Of North Carolina’s approximately 13,000 bridges, an estimated 40 percent are structurally deficient or functionally obsolete. One of the main causes is scouring, the erosion of soil around the foundation. A critical step in assessing bridge condition is to estimate the depth of the embedded pilings that support the bridge. However, there are often no accurate records of the original pile length and the current method used to assess pile length is unreliable. Dr. Murthy Guddati and PhD student Vivek Samu have developed a non-destructive testing method named Effective Dispersion Analysis of Reflections (EDAR). EDAR combines innovative use of signal processing with mathematical manipulations rooted in guided wave propagation theory, an area that Guddati has been working in for over a decade. EDAR is more reliable than the current state of practice.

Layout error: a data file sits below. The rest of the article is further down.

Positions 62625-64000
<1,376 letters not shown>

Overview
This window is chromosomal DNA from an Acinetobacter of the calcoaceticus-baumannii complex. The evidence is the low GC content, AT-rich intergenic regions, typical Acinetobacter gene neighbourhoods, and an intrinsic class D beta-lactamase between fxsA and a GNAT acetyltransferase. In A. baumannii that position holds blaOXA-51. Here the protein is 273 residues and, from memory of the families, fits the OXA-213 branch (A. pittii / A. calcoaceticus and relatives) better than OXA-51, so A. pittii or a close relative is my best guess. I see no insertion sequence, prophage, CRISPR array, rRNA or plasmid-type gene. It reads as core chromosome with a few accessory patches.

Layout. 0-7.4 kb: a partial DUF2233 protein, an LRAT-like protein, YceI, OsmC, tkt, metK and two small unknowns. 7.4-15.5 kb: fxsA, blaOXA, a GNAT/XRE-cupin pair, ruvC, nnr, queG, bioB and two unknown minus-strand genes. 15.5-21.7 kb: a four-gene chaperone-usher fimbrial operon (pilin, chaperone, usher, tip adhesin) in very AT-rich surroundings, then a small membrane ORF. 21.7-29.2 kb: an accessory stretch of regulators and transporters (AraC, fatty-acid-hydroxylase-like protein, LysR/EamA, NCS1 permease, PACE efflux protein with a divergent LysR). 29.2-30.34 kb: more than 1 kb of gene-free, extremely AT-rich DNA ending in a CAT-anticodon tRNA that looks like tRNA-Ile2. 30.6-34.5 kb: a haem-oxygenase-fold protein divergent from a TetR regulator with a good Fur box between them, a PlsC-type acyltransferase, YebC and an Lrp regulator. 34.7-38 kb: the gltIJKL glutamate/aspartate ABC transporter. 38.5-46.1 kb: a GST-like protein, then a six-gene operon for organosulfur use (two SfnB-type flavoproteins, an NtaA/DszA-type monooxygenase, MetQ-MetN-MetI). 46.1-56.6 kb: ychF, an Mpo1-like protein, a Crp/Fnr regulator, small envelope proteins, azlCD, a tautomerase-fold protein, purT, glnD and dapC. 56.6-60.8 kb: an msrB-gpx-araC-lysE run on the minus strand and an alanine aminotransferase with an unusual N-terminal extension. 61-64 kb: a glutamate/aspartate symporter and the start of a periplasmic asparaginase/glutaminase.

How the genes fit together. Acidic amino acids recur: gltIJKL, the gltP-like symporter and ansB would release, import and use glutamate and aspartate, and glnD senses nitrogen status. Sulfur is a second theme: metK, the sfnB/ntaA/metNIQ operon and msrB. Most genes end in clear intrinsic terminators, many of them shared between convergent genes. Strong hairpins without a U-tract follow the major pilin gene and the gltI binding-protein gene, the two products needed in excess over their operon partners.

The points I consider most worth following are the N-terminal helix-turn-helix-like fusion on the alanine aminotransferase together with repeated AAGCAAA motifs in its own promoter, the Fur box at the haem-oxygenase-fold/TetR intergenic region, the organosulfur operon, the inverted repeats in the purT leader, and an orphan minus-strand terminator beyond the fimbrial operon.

With funding from the North Carolina Department of Transportation and Alaska Department of Transportation, and in collaboration with Dr. Shamim Rahman, Dr. Mervyn Kowalsky, and PhD student Ali Vaziri, Guddati and Samu have built a portable testing system based on EDAR that includes a hammer, tablet, data acquisition system and accelerometers. Laboratory and preliminary field tests confirm that the device provides reliable and accurate estimates of the embedded pile depth, signaling significant potential for routine use across the nation.